See also

References

  1. ^ a b c U.S. EPA. Pharmaceuticals and Personal Care Products. Accessed 16 March 2009.
  2. ^ K. Kümmerer. Pharmaceuticals in the Environment – A Brief Summary. In: Kümmerer, Klaus (Ed.). Pharmaceuticals in the Environment (ISBN 978-3-540-74663-8), 3rd Edition: Springer Berlin Heidelberg, 2008: 3-21
  3. ^ Cone, M. "One big drug test: Analyzing a city's sewage can put a number on its vices." Los Angeles Times, published 23 June 2008. Accessed 20 April 2009.
  4. ^ Bohannon, J. "Hard Data on Hard Drugs, Grabbed From the Environment." Science Magazine, published 6 April 2007. Accessed 20 April 2009.
  5. ^Origins and Fate of PPCPs in the Environment.” U.S. Environmental Protection Agency. Accessed 20 April 2009.
  6. ^ Buxton, H.T. and Kolpin, D.W. “Pharmaceuticals, Hormones, and Other Organic Wastewater Contaminants in U.S. Streams.” U.S. Geological Survey, published June 2002. Accessed 19 April 2009.
  7. ^Pharmaceutical and Personal Care Products in Drinking Water Supplies.” The Groundwater Foundation. Accessed 19 April 2009.
  8. ^ "Pharmaceuticals and personal care products in drinking water." American Water Works Association. Accessed 20 April 2009.
  9. ^ "Pharmaceuticals and Personal Care Products in the Environment." Washington State University. Accessed 20 April 2009.
  10. ^ Siegrist, H., Ternes, T.A., Joss, A., (2004)Scrutinizing Pharmaceuticals and Personal Care Products in Wastewater Treatment Journal of Environmental Science & Technology,38 392A-399A Retrieved November 2, 2009 from http://gv8vb9rn4q.search.serialssolutions.com.libdb.njit.edu:8888/?genre=article&title=Environmental+Science+%26+Technology&atitle=Flushing+pharmaceuticals.&author=&authors=&date=20070601&volume=41&issue=11&spage=3789&issn=0013936X.
  11. ^ Zheng, W., Yates,S.R., Bradford, S.A. ( 2007) Analysis of Steroid Hormones in a Typical Dairy Waste Disposal System Journal of Environmental Science & Technology, 42, 530-535 Retrieved November 2, 2009 from http://gv8vb9rn4q.search.serialssolutions.com.libdb.njit.edu:8888/?genre=article&title=Environmental+Science+%26+Technology&atitle=Flushing+pharmaceuti cals.&author=&authors=&date=20070601&volume=41&issue=11&spage=3789&issn=0013936X.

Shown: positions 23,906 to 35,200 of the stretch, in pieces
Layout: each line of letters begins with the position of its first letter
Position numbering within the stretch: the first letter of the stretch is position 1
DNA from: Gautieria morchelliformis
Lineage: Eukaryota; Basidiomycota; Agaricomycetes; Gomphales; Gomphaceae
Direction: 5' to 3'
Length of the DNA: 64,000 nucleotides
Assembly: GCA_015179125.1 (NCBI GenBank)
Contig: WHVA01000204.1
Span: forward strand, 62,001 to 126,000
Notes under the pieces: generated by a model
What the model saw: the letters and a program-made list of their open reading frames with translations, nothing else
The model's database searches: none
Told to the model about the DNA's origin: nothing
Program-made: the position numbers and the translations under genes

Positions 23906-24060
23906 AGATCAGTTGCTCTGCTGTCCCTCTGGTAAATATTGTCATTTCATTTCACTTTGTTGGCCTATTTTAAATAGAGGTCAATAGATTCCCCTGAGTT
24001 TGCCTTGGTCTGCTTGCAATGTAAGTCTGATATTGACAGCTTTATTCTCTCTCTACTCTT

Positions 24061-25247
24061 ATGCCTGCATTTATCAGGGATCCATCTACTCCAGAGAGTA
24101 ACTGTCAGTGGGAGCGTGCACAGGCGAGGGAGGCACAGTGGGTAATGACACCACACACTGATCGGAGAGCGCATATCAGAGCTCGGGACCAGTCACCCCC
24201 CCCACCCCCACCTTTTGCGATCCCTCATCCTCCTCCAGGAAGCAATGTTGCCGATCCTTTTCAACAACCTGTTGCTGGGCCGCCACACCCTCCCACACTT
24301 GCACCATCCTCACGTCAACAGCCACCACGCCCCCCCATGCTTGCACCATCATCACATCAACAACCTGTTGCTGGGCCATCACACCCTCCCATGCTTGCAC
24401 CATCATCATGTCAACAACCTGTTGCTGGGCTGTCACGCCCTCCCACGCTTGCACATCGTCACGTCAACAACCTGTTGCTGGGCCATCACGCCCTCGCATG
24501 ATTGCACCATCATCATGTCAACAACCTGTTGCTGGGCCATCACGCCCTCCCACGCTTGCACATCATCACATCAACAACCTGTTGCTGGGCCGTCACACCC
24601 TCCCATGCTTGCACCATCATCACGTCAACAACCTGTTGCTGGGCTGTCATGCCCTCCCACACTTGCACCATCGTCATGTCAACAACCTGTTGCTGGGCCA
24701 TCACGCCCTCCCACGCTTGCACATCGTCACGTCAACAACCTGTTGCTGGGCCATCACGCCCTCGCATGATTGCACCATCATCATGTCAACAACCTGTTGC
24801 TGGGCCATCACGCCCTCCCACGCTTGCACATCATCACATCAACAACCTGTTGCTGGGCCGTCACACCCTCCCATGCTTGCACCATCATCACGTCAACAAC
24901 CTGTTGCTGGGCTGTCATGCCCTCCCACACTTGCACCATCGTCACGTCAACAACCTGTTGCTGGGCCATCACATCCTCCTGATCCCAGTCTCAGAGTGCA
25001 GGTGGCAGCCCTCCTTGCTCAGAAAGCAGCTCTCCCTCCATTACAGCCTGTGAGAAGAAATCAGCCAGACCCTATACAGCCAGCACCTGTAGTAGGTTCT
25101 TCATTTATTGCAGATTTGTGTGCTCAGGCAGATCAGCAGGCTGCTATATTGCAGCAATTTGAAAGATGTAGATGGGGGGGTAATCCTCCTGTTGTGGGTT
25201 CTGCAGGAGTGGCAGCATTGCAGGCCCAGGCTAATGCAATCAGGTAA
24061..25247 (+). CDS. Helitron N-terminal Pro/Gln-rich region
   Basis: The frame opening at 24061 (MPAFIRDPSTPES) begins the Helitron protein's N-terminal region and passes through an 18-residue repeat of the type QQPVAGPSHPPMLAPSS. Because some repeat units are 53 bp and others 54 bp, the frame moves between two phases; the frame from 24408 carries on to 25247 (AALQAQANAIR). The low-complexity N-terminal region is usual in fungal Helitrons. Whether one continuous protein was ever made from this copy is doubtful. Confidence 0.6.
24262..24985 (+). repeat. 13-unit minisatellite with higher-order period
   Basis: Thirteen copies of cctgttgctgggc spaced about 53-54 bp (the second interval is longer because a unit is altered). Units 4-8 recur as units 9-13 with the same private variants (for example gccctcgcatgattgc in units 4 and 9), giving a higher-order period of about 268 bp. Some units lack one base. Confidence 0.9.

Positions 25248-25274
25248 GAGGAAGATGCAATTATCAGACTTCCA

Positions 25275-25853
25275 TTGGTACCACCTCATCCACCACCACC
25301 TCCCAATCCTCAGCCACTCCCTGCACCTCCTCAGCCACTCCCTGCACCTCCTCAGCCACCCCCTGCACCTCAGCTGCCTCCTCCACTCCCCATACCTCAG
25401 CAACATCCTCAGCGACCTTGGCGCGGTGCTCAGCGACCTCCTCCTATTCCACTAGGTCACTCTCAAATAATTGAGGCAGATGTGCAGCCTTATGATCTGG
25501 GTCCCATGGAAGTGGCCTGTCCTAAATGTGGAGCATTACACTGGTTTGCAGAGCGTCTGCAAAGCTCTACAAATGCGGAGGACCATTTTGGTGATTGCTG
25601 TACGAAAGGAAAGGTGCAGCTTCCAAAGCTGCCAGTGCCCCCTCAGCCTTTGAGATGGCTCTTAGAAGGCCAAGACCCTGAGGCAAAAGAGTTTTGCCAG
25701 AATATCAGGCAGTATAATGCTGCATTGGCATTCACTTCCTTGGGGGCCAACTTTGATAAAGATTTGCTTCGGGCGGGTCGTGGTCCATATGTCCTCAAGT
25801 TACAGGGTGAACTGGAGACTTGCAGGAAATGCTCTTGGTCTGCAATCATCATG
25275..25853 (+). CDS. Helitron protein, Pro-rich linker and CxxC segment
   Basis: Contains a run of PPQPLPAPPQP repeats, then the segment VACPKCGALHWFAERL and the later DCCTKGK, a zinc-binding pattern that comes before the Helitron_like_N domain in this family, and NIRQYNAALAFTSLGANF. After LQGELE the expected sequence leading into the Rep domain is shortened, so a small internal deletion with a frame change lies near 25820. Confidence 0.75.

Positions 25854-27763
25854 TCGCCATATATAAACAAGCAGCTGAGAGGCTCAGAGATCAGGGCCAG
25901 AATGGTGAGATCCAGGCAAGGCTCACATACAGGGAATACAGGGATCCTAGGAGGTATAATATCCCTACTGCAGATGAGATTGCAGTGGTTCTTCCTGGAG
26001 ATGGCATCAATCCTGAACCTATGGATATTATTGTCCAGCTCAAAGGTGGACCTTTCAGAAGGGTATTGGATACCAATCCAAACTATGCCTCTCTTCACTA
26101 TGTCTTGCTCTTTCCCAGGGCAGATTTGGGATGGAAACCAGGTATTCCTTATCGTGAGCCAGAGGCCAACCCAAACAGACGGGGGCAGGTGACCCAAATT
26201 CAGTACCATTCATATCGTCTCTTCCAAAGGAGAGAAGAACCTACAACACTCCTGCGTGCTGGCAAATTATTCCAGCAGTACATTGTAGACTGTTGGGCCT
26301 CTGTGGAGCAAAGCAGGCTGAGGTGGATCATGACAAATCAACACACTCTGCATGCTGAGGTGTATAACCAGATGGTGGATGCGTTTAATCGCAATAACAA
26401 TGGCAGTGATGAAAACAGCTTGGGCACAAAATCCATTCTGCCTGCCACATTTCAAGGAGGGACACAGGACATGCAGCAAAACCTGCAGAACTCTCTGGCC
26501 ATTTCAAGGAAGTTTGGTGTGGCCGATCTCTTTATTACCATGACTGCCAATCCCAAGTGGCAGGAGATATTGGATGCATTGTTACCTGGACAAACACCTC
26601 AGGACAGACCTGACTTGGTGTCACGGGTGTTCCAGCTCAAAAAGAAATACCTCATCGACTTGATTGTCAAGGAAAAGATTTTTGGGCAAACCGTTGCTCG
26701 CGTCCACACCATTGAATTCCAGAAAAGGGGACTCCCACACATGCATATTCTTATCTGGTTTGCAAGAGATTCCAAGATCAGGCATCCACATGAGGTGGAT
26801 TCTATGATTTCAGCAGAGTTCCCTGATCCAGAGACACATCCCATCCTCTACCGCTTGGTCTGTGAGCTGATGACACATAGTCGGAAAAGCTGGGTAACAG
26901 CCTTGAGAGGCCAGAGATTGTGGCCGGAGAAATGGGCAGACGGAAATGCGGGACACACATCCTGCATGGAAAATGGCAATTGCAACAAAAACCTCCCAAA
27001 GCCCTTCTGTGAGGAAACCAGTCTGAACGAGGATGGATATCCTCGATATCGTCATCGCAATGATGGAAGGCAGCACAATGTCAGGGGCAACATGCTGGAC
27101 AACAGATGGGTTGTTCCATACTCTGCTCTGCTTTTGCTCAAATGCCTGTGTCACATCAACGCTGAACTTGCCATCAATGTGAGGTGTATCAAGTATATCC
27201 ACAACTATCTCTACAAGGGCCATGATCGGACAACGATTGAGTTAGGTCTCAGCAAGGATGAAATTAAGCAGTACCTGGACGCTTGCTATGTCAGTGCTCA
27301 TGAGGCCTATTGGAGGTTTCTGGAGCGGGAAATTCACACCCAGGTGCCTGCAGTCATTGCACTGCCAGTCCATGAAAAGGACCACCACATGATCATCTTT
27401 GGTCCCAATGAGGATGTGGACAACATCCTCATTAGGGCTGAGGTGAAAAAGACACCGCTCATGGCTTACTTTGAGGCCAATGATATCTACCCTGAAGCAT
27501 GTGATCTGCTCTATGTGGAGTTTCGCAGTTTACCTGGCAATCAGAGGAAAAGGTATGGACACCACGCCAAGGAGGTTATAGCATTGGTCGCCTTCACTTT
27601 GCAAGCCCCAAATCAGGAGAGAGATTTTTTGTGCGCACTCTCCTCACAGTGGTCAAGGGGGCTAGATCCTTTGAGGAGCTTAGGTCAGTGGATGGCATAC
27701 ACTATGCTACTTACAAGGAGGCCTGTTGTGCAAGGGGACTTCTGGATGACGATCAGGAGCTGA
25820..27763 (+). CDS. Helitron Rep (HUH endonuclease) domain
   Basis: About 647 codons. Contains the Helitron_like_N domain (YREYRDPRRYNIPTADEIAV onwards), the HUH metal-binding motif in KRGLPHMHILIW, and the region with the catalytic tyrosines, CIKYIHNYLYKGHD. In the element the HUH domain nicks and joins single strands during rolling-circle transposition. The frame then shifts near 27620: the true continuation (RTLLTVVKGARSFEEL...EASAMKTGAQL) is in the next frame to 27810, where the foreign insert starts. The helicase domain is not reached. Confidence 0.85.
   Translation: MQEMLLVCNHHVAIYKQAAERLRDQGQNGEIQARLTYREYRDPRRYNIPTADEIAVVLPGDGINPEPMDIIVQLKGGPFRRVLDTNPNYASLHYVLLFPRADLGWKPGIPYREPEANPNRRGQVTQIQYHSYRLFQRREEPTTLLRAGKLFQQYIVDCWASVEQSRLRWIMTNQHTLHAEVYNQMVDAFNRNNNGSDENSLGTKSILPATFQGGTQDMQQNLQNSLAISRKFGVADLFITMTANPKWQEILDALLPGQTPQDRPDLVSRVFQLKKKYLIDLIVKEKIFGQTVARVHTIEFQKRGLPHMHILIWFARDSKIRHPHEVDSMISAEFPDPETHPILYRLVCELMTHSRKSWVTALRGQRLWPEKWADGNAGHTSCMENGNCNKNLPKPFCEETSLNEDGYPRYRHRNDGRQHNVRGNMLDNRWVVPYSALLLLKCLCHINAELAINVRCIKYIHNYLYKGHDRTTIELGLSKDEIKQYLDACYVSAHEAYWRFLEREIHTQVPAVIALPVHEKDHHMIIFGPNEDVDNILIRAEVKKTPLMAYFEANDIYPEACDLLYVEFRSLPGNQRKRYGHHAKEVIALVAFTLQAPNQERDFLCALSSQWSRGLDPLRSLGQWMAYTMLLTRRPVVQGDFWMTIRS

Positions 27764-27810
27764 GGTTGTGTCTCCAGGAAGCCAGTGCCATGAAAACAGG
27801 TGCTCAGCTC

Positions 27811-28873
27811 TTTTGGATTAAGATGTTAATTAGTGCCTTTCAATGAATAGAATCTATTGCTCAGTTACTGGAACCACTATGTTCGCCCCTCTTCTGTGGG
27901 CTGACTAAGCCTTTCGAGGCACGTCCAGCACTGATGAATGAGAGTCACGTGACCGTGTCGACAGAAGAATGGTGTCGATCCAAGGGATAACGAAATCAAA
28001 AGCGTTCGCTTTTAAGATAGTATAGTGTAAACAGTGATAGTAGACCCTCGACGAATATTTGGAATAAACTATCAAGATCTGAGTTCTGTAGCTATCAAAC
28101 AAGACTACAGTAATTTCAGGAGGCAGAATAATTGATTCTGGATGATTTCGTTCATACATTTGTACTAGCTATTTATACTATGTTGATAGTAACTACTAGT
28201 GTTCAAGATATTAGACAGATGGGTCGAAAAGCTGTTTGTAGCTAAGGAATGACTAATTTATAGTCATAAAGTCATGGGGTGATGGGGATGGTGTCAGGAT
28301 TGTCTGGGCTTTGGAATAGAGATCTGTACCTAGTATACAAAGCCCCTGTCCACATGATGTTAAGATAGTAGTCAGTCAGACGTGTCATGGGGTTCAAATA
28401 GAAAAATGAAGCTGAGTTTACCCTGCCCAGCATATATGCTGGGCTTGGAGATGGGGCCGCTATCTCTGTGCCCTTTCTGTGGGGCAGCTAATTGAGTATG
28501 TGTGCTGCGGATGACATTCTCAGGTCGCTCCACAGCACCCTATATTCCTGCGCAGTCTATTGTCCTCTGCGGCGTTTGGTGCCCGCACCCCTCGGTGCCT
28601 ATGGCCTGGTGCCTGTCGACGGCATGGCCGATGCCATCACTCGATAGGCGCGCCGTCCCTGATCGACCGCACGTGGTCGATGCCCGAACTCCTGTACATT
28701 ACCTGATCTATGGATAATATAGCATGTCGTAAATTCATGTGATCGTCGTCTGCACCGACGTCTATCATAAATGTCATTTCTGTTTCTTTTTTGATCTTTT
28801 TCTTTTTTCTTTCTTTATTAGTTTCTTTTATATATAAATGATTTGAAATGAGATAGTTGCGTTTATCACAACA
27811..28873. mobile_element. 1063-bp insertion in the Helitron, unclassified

12. ^ Environmental Protection Agency (2009) Proper Disposal of Prescription Drugs Environmental Protection Agency Website Retrieved on December 4th , 2009 from http://www.whitehousedrugpolicy.gov/publications/pdf/prescrip_disposal.pdf.
  13. ^ Siegrist, H., Ternes, T.A., Joss, A., (2004)Scrutinizing Pharmaceuticals and Personal Care Products in Wastewater Treatment Journal of Environmental Science & Technology,38 392A-399A Retrieved November 2, 2009 from http://gv8vb9rn4q.search.serialssolutions.com.libdb.njit.edu:8888/?genre=article&title=Environmental+Science+%26+Technology&atitle=Flushing+pharmaceuti cals.&author=&authors=&date=20070601&volume=41&issue=11&spage=3789&issn=0013936X.
  14. ^Chemicals from Pharmaceuticals and Personal Care Products.” Water Encyclopedia. Accessed 20 April 2009.
  15. ^Pharmaceuticals and Personal Care Products: An Emerging Issue.” The Groudwater Foundation. Accessed 20 April 2009.
  16. ^ Daughton, Christian G; Ruhoy, Ilene Sue. The Afterlife of Drugs and the Role of PharmEcovigilance. Drug Safety 2008; 31(12): 1069-1082
  17. ^ SZ Rahman, RA Khan, V Gupta & Misbahuddin. Pharmacoenvironmentology – Ahead of Pharmacovigilance. In: Rahman SZ, Shahid M & Gupta A Eds. An Introduction to Environmental Pharmacology (ISBN # 978-81-906070-4-9). Ibn Sina Academy, Aligarh, India, 2008: 35-42
  18. ^ S Z Rahman, R A Khan, Varun Kumar, Misbahuddin, Pharmacoenvironmentology – A Component of Pharmacovigilance, Environmental Health 2007, 6:20 (24 Jul 2007)
  19. ^ Ilene Sue Ruhoy, Christian G. Daughton. Beyond the medicine cabinet: An analysis of where and why medications accumulate. Environment International 2008, Vol. 34 (8): 1157-1169

External links








Got something to say? Make a comment.
Your name
Your email address
Message